Tags

, ,

baby kicks

Before I begin, this is not a post about Ed Miliband, or indeed any member of his party.

I wish. For that explanation would be far, far, easier.

“Mummy, how is your baby going to come out of your tummy”, asked my almost-four year old the other day.

Like all questions of this nature, she threw it in casually when we were doing something totally unrelated. A bit like, “Can I have some chocolate buttons? Oh – and where do you go when you die?”

It was one of those parenting moments that remains etched in my brain. As I stammered and stuttered, trying to buy myself some time, she went on to offer her own suggestions.

“Maybe the baby will come out of your mouth, like a big sick?” and, “Will your head fall off when it comes out? Will you die?”

Deciding that the truth, in all its gory detail, was probably better than her own version of events, I took the plunge.

“No, my head won’t fall off and the baby won’t come out of my mouth. The body is a very amazing thing. Mummy’s body will do something amazing that it was designed to do. It will stretch and I will push the baby out. And we will all be OK. No one will die.”

Feeling rather smug and awarding myself an invisible gold star, I thought that would be the end of the matter. But she persisted, with a new light of interest gleaming in her eye.

“So you will poo it out of your bottom and it will land in the toilet?”

And here is where I fear I made a mistake. I don’t know what the rules are regarding telling four year olds about birth. I assume you’re not to mention stitches, dilation and intense pain, but I don’t want my child walking round thinking I’m going to pass her brother or sister like a large stool.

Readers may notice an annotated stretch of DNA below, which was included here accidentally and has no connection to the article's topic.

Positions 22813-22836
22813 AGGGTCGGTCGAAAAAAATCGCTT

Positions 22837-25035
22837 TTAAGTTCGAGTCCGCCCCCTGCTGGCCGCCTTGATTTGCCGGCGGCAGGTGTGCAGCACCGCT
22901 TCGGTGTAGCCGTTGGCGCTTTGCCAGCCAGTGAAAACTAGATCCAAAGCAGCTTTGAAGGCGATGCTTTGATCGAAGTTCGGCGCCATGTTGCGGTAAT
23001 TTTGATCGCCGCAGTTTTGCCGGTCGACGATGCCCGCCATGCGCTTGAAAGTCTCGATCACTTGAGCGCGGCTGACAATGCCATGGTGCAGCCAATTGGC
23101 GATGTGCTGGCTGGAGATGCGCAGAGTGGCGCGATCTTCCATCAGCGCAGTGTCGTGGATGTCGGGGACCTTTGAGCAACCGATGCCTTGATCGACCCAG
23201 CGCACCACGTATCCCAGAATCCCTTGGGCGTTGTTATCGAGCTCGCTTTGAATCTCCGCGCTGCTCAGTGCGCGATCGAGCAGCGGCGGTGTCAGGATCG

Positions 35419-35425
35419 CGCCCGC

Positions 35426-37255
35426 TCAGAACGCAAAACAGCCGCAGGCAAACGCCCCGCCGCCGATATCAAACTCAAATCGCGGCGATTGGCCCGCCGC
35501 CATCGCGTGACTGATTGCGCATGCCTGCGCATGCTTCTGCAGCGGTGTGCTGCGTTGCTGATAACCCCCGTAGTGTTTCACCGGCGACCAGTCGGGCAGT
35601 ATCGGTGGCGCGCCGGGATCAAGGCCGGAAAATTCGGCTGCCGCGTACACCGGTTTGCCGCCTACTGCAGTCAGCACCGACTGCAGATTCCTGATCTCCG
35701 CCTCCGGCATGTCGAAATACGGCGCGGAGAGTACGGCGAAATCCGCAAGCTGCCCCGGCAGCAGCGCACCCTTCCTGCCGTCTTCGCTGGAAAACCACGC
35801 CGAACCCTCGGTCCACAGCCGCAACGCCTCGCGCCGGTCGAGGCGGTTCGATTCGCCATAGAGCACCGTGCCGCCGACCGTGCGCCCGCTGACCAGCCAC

So I told her. I told her the truth. I told her that the baby will be born out of my “tuppy” (her word for vagina – long story, don’t ask) and that it will be rather incredible.

And that was that. She didn’t ask again. She hasn’t become fixated on the idea. And she hasn’t seemed to make the link between her own “tuppy” and the possibility she may too give birth out of it one day far in the future. Phew.

I didn’t think much of it, until recently when I overheard her telling a friend how her mummy has a “super stretchy tuppy”. This friend, I later found out, thinks babies come out of belly buttons.

We discussed how “mummy’s tuppy” isn’t a subject for conversations with her friends (or any conversations come to think of it), and how maybe she should keep the whole baby being born thing to herself. But I was mindful of not wanting her to think it was a secret, or a bad thing or end up leaving her associating anything negative with the birth at all. I don’t want her to be scared for me and hate the baby before it’s even born, after all.

And that’s the thing. It’s a very different situation┬áhaving a baby when your eldest is four, not two. You can fob toddlers off with all sorts of half-truths, but a couple of years on kids get wise to the white lies and start asking more probing questions. Or, that’s my experience any way.

And if I’d have told her some nonsense about a stork delivering the baby then what would I say in a few years time, when she comes home from school aged fourteen, devastated at the news storks aren’t physically capable of carrying babies in their beaks – let alone making one of those fancy tied up hammock things they’re meant to carry them in?

So I told her the truth. But now I’m concerned that I shouldn’t have. I don’t know. What are the rules of telling four year olds about labour and birth anyway? Anyone?